I feel like hitting my head on a brick wall, George is refusing to take his medication , feel like running away, I am feeling really down and depressed, he just laughs at me when I am trying to get him to take his medication, as anyone else got this problem, I think I have already asked this before, my head is not working properly.

He fell over last night trying to wheel the frame into the bedroom, lucky our son Peter was awake and he helped me get him up, it was heart breaking because he kept saying thank you so much Peter, and he nearly started to cry, sad time for the three off us, this unfair horrible PSP has taken our retirement away from us, so unfair, I am finding it hard to cope, especially when refuses to take his medication. Sorry to moan but just feel bad the last few weeks. Nurse from Isobel hospice is coming tomorrow, she may be able to help to get us the care George needs. Love to you all Yvonne xxxxxx

17 Replies

  • Big cyber hug to you. We descused this at a carers meeting and I think 95% of men go through a stage of refusing there medication. It seems to be something that they can control So they will. Have a chat with the gp and see if there is anything that can be stopped or even ask if it can be got in liquid form because he might be having trouble swallowing the tablets. Brian only takes amantadine now and he has that in syrup form. Hope this helps. Janexx

  • Hugs to you Yvonne, it's so unbearable isn't it , I go to bed and cry into the pillow for the man I've lost and the retirement we've lost and I'm sorry for myself too. It's all the emotions rolled together isn't it. I hate the laughing at me , then we have a few cross words, it's all pretty pointless really , nothing changes.i think the illness makes men more stubborn, my husband does exactly the opposite of anything I ask. The showering part is the worst , I just dread it, he won't swill off soap or let me and thinks that's funny .

    Oh well Yvonne as someone else on here's onward and upward.......tomorrow's another day. Thinking of you and all the other sufferers and carers struggling.xxxx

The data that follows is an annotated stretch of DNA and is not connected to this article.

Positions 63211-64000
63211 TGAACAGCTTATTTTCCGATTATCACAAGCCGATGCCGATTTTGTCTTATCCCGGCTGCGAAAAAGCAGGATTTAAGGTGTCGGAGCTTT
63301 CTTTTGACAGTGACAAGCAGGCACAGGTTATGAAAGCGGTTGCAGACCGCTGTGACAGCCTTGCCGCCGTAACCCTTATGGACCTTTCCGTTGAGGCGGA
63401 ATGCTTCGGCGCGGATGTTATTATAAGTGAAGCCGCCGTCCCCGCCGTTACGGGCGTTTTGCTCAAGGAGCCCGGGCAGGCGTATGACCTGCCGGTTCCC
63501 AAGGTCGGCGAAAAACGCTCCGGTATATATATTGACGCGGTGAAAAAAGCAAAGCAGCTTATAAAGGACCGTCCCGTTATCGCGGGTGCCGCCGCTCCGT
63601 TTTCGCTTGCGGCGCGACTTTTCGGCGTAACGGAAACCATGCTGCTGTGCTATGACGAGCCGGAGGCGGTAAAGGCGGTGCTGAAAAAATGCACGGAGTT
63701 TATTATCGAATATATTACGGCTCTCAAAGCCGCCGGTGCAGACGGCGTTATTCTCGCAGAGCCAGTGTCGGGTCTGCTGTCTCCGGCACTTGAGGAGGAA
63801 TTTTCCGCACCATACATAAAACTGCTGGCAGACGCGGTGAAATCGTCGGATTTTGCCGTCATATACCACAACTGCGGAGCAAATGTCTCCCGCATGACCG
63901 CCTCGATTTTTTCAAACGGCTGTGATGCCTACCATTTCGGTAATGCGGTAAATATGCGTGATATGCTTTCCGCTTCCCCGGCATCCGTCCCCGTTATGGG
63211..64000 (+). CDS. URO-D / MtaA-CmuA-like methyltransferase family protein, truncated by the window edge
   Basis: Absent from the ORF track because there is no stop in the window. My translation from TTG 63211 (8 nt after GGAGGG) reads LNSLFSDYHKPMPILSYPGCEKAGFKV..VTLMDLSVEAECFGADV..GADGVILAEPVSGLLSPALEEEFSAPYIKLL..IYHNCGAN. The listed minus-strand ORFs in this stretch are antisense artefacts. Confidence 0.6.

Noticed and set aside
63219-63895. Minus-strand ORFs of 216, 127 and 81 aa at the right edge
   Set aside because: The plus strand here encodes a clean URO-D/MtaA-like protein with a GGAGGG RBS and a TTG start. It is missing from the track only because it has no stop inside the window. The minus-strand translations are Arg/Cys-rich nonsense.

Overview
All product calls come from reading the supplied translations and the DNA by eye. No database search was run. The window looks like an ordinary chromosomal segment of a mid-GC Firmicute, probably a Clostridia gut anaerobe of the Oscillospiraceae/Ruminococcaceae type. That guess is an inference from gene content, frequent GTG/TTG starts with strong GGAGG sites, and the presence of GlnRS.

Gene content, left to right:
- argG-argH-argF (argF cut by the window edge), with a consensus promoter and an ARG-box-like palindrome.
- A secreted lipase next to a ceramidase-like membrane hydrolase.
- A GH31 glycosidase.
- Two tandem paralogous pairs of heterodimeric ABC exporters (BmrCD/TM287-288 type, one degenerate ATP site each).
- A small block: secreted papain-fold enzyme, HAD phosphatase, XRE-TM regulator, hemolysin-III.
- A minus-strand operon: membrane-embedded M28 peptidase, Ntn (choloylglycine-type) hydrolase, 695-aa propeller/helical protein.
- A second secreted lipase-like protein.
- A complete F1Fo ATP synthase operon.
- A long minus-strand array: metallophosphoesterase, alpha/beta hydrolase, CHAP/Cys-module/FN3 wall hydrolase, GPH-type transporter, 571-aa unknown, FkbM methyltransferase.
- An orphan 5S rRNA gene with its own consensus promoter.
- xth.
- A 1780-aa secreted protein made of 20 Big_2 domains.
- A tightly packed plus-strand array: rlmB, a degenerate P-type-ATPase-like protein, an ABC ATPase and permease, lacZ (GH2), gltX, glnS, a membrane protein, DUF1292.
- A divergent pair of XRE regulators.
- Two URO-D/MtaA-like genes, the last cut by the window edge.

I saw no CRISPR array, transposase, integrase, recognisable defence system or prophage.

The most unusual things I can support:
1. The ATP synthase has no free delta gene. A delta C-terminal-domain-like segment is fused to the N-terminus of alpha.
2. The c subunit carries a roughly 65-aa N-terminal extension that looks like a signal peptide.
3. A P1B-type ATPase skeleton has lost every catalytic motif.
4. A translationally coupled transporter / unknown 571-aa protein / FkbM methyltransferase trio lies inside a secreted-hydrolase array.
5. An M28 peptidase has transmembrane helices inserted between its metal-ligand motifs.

• I agree with Jane and suggest you talk to his GP. My husband isn't on any medication for PSP apart from drops under his tongue for saliva control. He has taken some in the past but after a while it was realised they weren't improving anything so the neurologist said we may as well stop. The tablets he takes are for the control of Ulcerative colitis. Although my husband can't swallow solid food, he has no problem with tablets taken with yoghurt. It must be so hard for you when he laughs and refuses. What will happen if he doesn't take them? Is the battle necessary?

    I do hope, for both your sakes this can be resolved.


  • Thank you all for your replies I have got him liquid form for his diabetics, and he has s tablet for his blood pressure, and one for his depression, and one at night for colesterol. His is on citrapram for the depression which has helped him enormously, I could not go through that shouting and aggressive behaviour that we had before, it was so bad, will talk to GP again, we can't stop any of the tablets as he needs them, if the diabetes gets out of control, he gets really unwell he can't control his urine, which is already a problem, so what can you do, men for you love to you all Yvonne xxxxxx

  • hi yvonne I think I wo9uld just say to George ok if you want to be even more sick just leave them off and walk away from him

  • hi Yvonne I think I would say to George ok if you want to be more sick than you are just leave them off then we wont worry about them and walk away from him he will probably laugh but don't worry about it just keep walking away see what happens mate you have nothing to lose all the best peter jones queensland Australia psp sufferer

  • Hi Peter, that's what I wanted to say but thought it would sound callous. From you, with PSP, it sounds OK. How are you doing? Colin got over the respiratory infection and now he is off antibiotics, the colitis is improving. Now he has a sore on his bottom which isn't good if you are sitting most of the day. He has an air cushion but he keeps playing with it like giant bubble wrap so I'm sure he will burst it one day. I wonder how loud the bang will be. Summer seems to be arriving early this year with temperatures above 20 degrees expected today. You are probably thinking that is a winter temperature but it is hot enough for me. It's so nice to go out without fighting to dress Colin in coats, scarves, gloves etc. Now I can just hoist him into his wheelchair and off we go, fleece in bag just in case. We went to some beautiful gardens on Thursday, a blaze of spring flowers..beautiful and as there were 20 of us, their was a lot of conversation, laughter and noisy afternoon tea session. When I asked him if he was enjoying it, thumbs went up and everyone directed conversation to him as well. It was one of those, things can still be good days.

    Stay upright Peter Jones.

    Love Nanna B and Colin👍👍

  • Hi NannaB,

    It's nice to know that good days can still be had and that a little bit of sunshine can make all the difference can't it?

    After reading your reply I was interested to know what type of hoist you use for your husband?